Thu, 03 Jan 2002 RM list
When were the older green mailboxes changed to the newer Blue?
> The olive green mail boxes used by the Postal Service referred to in
> several posts are actually relay boxes. They were not used for the
> deposit of mail... So, the boxes are still used but in declining
> Mike Cannone
> Public Affairs, USPS
Thnks for the clear explaination on the continuing use of green on
relay boxes, but everal of us who have added to this discussion have
already taken great pains to diferentiate them from collection boxes.
The whole point of the discussion was that there was a time when ALL
U.S. Post Office (as opposed to Postal Service) equipment was green;
relay boxes, collection boxes, motor trucks, the works.
Since you are with Public Affairs, would it be possible for you to dig
in the archives and find a specific date that the change in colors was
either authorized, implemented, or both?
This, like yellow stop signs and black and white railroad gates, is
one of the signature items of an era, and while now far in the past,
the dates of these changes stradle the eras of modeling interest of
many of us.
(who remembers when stop lights went green,yellow,red,yellow,green)
Thu, 03 Jan 2002
Info requested on the color change of green mailboxes: Olive drab
starting in 1909. On July 4, 1955 the Postmaster General ordered them
changed to red, white and blue. In 1970 they changed to solid blue.
Public Affairs, USPS
Wed, 02 Jan 2002
I looked in "NEB&W Scenery, Structures & Details" by John Nehrich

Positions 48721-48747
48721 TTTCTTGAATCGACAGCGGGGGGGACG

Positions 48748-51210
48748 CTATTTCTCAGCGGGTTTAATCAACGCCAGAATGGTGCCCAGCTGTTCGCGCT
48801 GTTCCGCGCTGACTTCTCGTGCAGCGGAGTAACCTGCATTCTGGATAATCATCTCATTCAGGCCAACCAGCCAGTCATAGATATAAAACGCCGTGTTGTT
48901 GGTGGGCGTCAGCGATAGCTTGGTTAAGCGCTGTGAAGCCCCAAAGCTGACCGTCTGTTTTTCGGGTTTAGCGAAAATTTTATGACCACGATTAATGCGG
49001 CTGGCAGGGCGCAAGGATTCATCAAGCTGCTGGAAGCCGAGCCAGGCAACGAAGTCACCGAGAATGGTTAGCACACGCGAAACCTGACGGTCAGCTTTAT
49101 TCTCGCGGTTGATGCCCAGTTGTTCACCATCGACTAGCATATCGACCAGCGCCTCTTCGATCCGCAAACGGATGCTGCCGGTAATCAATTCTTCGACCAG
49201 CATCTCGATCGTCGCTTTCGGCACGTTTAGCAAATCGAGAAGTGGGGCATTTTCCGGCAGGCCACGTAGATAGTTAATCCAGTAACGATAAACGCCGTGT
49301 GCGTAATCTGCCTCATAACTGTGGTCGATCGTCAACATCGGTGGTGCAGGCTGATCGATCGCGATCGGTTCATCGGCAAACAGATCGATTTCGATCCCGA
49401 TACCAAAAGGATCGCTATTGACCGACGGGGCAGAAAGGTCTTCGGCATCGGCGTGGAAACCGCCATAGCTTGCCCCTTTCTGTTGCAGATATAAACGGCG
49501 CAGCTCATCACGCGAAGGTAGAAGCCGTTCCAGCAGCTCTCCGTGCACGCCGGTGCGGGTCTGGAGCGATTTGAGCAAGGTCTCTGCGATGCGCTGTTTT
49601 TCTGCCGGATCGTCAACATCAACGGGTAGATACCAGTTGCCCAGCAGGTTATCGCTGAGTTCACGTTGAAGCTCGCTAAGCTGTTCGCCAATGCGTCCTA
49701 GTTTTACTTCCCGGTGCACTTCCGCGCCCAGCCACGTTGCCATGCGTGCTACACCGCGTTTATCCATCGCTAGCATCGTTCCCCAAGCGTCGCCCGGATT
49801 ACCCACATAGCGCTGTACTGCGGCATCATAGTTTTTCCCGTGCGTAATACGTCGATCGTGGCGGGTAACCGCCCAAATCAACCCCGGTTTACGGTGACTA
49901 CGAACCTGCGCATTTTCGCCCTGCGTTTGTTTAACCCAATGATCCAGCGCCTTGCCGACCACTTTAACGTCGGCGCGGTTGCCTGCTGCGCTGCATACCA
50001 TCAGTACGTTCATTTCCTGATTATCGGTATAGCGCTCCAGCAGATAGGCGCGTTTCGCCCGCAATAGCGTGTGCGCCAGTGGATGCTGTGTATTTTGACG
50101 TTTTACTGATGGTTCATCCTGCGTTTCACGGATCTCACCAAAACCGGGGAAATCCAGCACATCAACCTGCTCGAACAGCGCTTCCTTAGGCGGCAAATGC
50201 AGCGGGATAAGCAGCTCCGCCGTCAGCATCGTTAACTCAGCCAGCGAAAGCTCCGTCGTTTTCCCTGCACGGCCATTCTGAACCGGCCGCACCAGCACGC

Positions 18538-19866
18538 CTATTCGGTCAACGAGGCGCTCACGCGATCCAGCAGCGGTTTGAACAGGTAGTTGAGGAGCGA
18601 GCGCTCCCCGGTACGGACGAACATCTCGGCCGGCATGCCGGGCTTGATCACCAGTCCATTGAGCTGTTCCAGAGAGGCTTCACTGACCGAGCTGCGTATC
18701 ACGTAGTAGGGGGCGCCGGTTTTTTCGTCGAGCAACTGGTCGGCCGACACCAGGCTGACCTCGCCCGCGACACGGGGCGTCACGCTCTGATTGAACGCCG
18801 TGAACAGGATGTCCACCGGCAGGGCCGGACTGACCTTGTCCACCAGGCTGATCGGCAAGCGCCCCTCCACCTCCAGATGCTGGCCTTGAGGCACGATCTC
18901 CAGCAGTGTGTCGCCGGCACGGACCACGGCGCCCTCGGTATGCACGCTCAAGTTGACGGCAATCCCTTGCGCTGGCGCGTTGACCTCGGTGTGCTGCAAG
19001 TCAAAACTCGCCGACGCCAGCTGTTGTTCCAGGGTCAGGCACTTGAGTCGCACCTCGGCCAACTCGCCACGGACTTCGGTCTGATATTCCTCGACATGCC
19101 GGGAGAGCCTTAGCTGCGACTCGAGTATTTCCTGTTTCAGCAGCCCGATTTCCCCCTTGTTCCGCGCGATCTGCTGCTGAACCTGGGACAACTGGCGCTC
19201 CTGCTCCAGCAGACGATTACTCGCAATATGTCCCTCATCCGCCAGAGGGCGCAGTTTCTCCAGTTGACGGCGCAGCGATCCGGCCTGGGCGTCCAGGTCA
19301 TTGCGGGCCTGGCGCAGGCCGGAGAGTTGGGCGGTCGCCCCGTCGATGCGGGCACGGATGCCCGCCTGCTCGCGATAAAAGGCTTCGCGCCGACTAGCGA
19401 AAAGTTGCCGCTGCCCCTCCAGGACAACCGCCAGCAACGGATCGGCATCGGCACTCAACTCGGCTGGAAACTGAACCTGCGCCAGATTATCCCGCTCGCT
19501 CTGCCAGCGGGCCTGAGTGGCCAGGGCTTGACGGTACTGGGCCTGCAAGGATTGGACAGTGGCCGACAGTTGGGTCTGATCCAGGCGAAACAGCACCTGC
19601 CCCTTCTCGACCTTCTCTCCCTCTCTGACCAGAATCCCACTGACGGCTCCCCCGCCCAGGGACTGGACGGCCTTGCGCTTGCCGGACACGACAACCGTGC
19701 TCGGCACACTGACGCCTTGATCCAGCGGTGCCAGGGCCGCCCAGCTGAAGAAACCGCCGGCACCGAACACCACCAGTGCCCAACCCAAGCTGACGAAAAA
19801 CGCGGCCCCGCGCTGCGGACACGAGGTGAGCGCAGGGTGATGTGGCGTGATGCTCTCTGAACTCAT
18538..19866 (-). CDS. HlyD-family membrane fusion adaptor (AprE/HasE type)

tonight to see if I could find answers to dates and colours for mail
drop and storage boxes and came up with a blank.
However I did come up with a common street detail which most of the
group who have lived in mid to larger sized towns prior to the
introduction of 911 emergency numbers will remember; the younger members
will be clueless.:)
How many remember fire department call boxes? I can remember them on
street corners in Richmond, Va as a child. When did they go away?
My brother's neighbourhood in NW Washington, D.C. still has the
carcasses of a number of them. In D.C. they were located about every 4
blocks on a grid. A friend, and fellow modeler who retired from the
Newport News Fire Department four years ago tells a tale of a member of
the community who when walking home from work each day would pull each
box as he passed it causing many false alarms. One afternoon the
department staked out as many of them as possible and once caught he
never did it again.
Isn't the trivia of getting a street scene correct fun?